Weekly ReCAP in Criminal Justice: October 12, 2012

There comes a time when one must take a position that is neither safe, nor politic, nor popular, but one must take it because one’s conscience tells one that it is right. – Martin Luther King, Jr.

HAWAI‘I

Remarks from Kat on the Public Lands Development Corporation (PLDC), CAPBlog, Oct. 8, 2012
“Originally Community Alliance on Prisons only expressed concerns. After much discussion with many different sectors of the community, we believe that the PLDC cannot be fixed. The money to fund PLDC was taken from the Legacy Land fund that was established to preserve special places (wahi pana). This corporation is administratively attached to the Department of Land and Natural Resources (DLNR). DLNR’s mission is to “Enhance, protect, conserve and manage Hawaii’s unique and limited natural, cultural and historic resources held in public trust for current and future generations of visitors and the people of Hawaii nei in partnership with others from the public and private sectors.” Therefore, attaching a development corporation to DLNR is weird and, in our view, wrong.”

NATIONAL

Diversion court’s ‘soft, cuddly approach’ attempts to keep teens from lives as hardened criminals, Las Vegas Sun, Oct. 10, 2012

Kids in solitary confinement: ‘Cruel, harmful,’ groups say, Los Angeles Times, Oct. 10, 2012

Underfunded veterans mental-health care channels them into justice system, Grits for Breakfast, Oct. 10, 2012
“I reference this discussion to point out how disconnected it seems from the reality facing veterans and others suffering from mental illness: An extremely limited base of providers and little public funding for the levels of mental health services needed to play a preventive rather than a reactive role. In the real world, as opposed to some legislative flow-chart, the criminal justice system is the main location where the system proactively provides services to treat serious mental illnesses. So those who most need treatment too often wait until their behavior deteriorates to the point that they wind up in the county jail or a state penitentiary, where mental health care has also been reduced thanks to budget cuts. ”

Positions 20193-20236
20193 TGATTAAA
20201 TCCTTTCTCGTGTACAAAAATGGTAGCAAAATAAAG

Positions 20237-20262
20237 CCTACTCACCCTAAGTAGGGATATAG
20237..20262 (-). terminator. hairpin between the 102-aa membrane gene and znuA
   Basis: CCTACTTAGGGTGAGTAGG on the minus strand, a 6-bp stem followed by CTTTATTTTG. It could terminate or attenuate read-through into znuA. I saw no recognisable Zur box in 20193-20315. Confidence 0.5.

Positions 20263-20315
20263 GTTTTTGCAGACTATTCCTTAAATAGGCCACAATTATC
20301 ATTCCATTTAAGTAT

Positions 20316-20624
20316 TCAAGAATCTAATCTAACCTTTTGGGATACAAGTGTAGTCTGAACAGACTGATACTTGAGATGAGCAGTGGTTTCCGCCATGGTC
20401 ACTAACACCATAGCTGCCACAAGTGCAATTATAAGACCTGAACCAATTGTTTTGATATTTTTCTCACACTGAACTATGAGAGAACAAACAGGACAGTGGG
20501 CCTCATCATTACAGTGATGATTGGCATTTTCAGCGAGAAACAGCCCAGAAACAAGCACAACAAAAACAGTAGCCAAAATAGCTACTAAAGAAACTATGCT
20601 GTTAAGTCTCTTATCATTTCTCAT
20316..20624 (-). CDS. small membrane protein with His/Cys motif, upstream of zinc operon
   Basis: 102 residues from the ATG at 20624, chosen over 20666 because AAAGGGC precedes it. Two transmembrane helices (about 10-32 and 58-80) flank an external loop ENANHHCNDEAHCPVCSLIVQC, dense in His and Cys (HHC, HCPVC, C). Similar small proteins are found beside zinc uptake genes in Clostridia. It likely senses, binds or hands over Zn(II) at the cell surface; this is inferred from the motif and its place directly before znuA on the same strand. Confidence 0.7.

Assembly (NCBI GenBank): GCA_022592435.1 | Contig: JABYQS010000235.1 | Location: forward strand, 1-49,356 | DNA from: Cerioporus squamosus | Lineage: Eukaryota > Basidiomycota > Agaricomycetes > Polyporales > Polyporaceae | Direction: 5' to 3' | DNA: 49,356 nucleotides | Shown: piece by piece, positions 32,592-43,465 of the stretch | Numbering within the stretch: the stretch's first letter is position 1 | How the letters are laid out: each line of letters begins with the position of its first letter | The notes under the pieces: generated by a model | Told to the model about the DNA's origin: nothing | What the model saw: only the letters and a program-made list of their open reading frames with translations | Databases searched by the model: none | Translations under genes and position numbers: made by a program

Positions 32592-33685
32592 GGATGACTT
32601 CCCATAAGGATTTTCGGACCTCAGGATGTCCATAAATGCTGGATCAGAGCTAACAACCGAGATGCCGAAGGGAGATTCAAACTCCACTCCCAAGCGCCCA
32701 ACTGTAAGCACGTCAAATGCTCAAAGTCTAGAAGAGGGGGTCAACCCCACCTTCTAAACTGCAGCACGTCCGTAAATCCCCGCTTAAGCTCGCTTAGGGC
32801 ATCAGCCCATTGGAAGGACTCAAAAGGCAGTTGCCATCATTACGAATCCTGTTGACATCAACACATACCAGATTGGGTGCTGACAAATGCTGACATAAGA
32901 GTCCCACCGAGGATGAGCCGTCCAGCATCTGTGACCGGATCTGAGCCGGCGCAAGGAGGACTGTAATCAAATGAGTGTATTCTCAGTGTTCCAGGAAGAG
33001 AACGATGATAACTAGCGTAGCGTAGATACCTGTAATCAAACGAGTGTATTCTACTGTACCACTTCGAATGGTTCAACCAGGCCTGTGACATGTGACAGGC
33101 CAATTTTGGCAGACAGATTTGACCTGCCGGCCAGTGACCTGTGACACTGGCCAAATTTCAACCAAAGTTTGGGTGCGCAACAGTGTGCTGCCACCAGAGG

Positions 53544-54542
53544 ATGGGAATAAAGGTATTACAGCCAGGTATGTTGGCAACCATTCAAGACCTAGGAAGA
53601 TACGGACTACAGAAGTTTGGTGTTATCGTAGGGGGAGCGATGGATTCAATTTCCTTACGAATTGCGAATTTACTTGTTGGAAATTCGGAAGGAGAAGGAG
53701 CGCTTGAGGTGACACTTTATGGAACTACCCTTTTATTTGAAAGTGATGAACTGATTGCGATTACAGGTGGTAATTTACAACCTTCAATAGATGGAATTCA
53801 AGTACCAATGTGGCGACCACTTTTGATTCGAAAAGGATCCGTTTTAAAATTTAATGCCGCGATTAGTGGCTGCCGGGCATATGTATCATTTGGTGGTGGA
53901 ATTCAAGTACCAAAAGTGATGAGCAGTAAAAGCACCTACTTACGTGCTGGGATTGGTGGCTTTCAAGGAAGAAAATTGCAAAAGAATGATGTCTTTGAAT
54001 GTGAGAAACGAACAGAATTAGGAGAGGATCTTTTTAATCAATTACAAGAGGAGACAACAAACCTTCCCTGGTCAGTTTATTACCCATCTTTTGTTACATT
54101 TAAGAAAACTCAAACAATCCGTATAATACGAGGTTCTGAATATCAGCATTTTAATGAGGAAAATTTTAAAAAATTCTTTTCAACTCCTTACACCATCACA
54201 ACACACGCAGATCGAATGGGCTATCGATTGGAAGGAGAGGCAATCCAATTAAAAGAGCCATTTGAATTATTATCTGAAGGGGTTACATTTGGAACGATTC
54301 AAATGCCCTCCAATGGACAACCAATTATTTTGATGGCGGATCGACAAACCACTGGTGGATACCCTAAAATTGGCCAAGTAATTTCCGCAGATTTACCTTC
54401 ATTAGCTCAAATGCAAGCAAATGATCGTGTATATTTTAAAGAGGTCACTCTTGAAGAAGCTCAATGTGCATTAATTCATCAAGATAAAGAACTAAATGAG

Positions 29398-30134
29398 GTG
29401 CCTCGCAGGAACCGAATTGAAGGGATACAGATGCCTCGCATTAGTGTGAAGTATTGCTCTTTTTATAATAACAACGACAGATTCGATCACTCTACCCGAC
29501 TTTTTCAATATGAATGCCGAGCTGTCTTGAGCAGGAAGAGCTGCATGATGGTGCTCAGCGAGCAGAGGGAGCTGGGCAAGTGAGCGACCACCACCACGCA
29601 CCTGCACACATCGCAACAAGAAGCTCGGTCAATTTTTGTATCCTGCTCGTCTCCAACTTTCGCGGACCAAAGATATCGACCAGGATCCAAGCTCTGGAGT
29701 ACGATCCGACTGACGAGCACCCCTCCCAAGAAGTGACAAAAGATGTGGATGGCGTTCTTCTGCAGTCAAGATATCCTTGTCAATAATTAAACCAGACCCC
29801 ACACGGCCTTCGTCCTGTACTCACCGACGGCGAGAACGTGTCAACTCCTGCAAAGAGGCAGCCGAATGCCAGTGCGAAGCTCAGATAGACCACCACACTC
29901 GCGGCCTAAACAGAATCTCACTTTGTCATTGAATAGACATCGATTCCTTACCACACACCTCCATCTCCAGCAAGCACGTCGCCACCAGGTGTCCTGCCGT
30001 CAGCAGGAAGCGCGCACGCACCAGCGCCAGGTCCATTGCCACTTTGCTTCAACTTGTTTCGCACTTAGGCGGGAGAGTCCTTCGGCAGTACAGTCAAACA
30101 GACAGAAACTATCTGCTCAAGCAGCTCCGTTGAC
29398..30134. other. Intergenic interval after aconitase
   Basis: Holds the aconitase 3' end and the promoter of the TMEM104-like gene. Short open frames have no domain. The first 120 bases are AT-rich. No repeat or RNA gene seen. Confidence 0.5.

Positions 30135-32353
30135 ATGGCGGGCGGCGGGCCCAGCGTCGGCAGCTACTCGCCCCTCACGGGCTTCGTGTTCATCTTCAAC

Reforming Three Strikes, East Bay Express, Oct. 10, 2012
“Prop 36 would prohibit non-violent offenders from being locked up for life, and would save the state $100 million a year…”

Growing Up Locked Down – Youth in Solitary Confinement in Jails and Prisons Across the United States, ACLU.org, Oct. 9, 2012
“A new report from the ACLU and Human Rights Watch, “Growing Up Locked Down: Youth in Solitary Confinement in Jails and Prisons Across the United States,” is based on interviews and correspondence with more than 125 young people in 19 states who spent time in solitary confinement while under age 18 as well as with jail and/or prison officials in 10 states.”

Hiring Ex-Offenders: Time For a Different Approach, The Crime Report, Oct. 9, 2012

‘Three Strikes of Injustice’, New York Times, Oct. 8, 2012
A documentary profiles Shane Taylor, one of more than 4,000 nonviolent offenders serving life in California prisons under a three-strikes law…In 1994, California voters passed the harshest three-strikes law in the country. Soon after, stories began to emerge about people receiving life sentences for petty crimes such as stealing a pair of gloves or a slice of pizza. Such cases challenged the commonly held belief that the law applied only to violent criminals.”